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Goshka Macuga, What’s In A Name?

Andrew Kreps Gallery
525 West 22nd Street, 212-741-8849
February 17 - March 17, 2007
Reception: Tuesday, February 20, 6 - 8 PM
Web Site

Goshka Macuga’s work repositions and interrelates various theological concepts and integrates conventions of archiving and museum display, resulting in installations that bring new meaning to the sources they draw from.

Somnambulism (sleepwalking), dreaming, and spirituality are central themes in What’s In a Name. Madame Blavatsky (2006) is a carved wooden figure depicting a sleeping Madame Blavatsky, levitating between two chairs. Blavatsky was one of the founders of the Theophysical Society, widely considered the first example of New Age thinking. She theorized that somnambulism is a unique spiritual state that is simultaneously a subconscious dream state and a conscious state where our senses are activated.

The second carved figure depicts the somnambulist from the 1920 Expressionist film by Hans Janowitz and Carl Mayer, The Cabinet of Dr. Caligari. In the film, Dr. Caligari presents a sleepwalking man as a sideshow attraction by putting him in a wooden box in his half-conscious state for twenty years. However, as the film progresses, it is revealed that this plot is actually the fantasy of a patient in a mental institution run by Dr. Caligari. The layering of narratives and various states of consciousness used in Caligari echo the way Macuga’s organizes information in her exhibitions.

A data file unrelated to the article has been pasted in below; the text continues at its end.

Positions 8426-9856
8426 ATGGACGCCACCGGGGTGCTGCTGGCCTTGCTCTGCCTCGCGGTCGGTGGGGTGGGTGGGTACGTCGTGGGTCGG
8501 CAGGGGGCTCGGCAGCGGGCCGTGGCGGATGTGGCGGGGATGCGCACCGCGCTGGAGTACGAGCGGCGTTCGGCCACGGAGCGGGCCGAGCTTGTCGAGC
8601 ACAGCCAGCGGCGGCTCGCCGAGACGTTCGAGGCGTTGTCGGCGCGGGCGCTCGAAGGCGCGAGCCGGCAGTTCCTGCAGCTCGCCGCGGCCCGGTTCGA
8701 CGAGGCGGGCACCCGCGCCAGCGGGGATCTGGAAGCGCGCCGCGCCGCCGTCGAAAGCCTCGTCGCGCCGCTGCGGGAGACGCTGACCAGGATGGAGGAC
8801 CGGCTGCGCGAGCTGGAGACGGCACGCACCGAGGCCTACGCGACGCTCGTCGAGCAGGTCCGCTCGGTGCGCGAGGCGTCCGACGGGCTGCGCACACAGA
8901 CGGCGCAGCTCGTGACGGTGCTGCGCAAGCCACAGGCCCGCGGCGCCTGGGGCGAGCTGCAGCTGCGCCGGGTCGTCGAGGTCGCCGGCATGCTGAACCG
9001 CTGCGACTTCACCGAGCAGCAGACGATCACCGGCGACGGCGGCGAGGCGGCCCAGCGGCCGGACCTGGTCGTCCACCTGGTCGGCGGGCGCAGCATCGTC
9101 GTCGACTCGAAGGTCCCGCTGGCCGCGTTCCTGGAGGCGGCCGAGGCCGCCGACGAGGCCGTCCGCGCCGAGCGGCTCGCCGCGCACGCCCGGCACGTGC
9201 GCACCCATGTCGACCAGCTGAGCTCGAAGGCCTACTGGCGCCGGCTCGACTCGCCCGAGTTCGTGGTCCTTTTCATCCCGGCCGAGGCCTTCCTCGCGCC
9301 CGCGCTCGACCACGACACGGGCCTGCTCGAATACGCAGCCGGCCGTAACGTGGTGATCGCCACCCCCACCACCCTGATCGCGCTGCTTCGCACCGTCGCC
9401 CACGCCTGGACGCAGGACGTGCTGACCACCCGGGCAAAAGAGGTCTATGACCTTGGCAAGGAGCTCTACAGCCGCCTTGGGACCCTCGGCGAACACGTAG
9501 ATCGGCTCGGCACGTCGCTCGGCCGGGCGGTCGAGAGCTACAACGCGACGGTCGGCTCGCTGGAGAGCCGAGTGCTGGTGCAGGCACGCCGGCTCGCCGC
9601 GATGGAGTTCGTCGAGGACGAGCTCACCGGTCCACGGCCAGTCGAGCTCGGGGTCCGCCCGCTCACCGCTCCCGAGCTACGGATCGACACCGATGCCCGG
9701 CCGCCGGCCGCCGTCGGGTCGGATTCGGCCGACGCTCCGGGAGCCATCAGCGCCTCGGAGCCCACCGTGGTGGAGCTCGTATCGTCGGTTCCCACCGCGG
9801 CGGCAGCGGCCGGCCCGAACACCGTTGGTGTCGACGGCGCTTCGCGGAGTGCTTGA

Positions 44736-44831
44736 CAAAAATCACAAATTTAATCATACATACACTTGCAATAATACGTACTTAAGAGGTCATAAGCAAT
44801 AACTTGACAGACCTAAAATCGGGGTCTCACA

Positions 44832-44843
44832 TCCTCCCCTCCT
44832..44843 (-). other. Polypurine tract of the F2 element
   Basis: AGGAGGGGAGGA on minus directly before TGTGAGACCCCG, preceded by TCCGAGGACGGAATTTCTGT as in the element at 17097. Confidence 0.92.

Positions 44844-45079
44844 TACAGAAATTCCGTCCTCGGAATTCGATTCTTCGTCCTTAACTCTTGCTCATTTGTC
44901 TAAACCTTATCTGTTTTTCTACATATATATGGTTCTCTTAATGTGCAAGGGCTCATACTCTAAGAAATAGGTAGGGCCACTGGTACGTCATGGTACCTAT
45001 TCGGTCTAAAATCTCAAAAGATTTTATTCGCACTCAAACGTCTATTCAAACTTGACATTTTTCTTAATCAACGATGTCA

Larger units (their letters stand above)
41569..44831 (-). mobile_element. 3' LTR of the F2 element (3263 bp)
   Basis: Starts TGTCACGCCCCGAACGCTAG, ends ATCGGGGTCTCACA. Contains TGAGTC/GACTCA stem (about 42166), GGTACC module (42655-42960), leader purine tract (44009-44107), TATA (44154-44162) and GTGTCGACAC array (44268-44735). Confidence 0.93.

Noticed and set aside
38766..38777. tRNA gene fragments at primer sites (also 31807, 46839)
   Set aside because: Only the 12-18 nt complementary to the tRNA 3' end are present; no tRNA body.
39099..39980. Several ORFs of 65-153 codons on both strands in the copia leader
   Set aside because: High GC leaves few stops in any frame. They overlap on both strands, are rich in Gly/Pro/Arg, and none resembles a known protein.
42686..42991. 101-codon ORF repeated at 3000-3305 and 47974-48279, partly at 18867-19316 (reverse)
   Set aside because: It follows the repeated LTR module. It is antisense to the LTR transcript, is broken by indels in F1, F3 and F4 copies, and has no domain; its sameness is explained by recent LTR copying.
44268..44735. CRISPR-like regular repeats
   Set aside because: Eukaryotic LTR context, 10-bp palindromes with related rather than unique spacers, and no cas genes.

What’s In a Name also includes several wall mounted display cases, which hold Macuga’s alchemical arrangements of objects, as well as a table sculpture, and a large etched mirror entitled Devil’s Sonata (2006). Devil’s Sonata is named after a composition by 18th Century Italian composer Giuseppe Tartini. One night the Devil appeared to him in his sleep and challenged him to a trial of skill on his private violin. Tartini accepted the challenge and when he woke up, he remembered the melody of the `Devils Sonata’ and wrote it down. He failed initially to remember the whole piece and could only finish it two years later when he heard a blind street musician playing outside his window the same tune.
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